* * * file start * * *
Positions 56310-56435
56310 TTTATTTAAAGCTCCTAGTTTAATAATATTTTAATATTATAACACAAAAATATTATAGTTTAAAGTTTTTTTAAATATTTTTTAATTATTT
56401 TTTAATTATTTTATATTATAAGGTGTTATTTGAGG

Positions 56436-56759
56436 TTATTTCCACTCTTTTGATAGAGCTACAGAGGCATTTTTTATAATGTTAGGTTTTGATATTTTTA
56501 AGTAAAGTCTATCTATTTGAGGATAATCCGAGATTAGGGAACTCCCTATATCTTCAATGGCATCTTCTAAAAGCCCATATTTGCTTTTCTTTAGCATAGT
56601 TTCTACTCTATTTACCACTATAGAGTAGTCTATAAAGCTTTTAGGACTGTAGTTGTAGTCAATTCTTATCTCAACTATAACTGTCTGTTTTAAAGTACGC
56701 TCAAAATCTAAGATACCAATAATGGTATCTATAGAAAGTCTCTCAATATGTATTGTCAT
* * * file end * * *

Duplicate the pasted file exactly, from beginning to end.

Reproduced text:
Positions 56310-56435
56310 TTTATTTAAAGCTCCTAGTTTAATAATATTTTAATATTATAACACAAAAATATTATAGTTTAAAGTTTTTTTAAATATTTTTTAATTATTT
56401 TTTAATTATTTTATATTATAAGGTGTTATTTGAGG

Positions 56436-56759
56436 TTATTTCCACTCTTTTGATAGAGCTACAGAGGCATTTTTTATAATGTTAGGTTTTGATATTTTTA
56501 AGTAAAGTCTATCTATTTGAGGATAATCCGAGATTAGGGAACTCCCTATATCTTCAATGGCATCTTCTAAAAGCCCATATTTGCTTTTCTTTAGCATAGT
56601 TTCTACTCTATTTACCACTATAGAGTAGTCTATAAAGCTTTTAGGACTGTAGTTGTAGTCAATTCTTATCTCAACTATAACTGTCTGTTTTAAAGTACGC
56701 TCAAAATCTAAGATACCAATAATGGTATCTATAGAAAGTCTCTCAATATGTATTGTCAT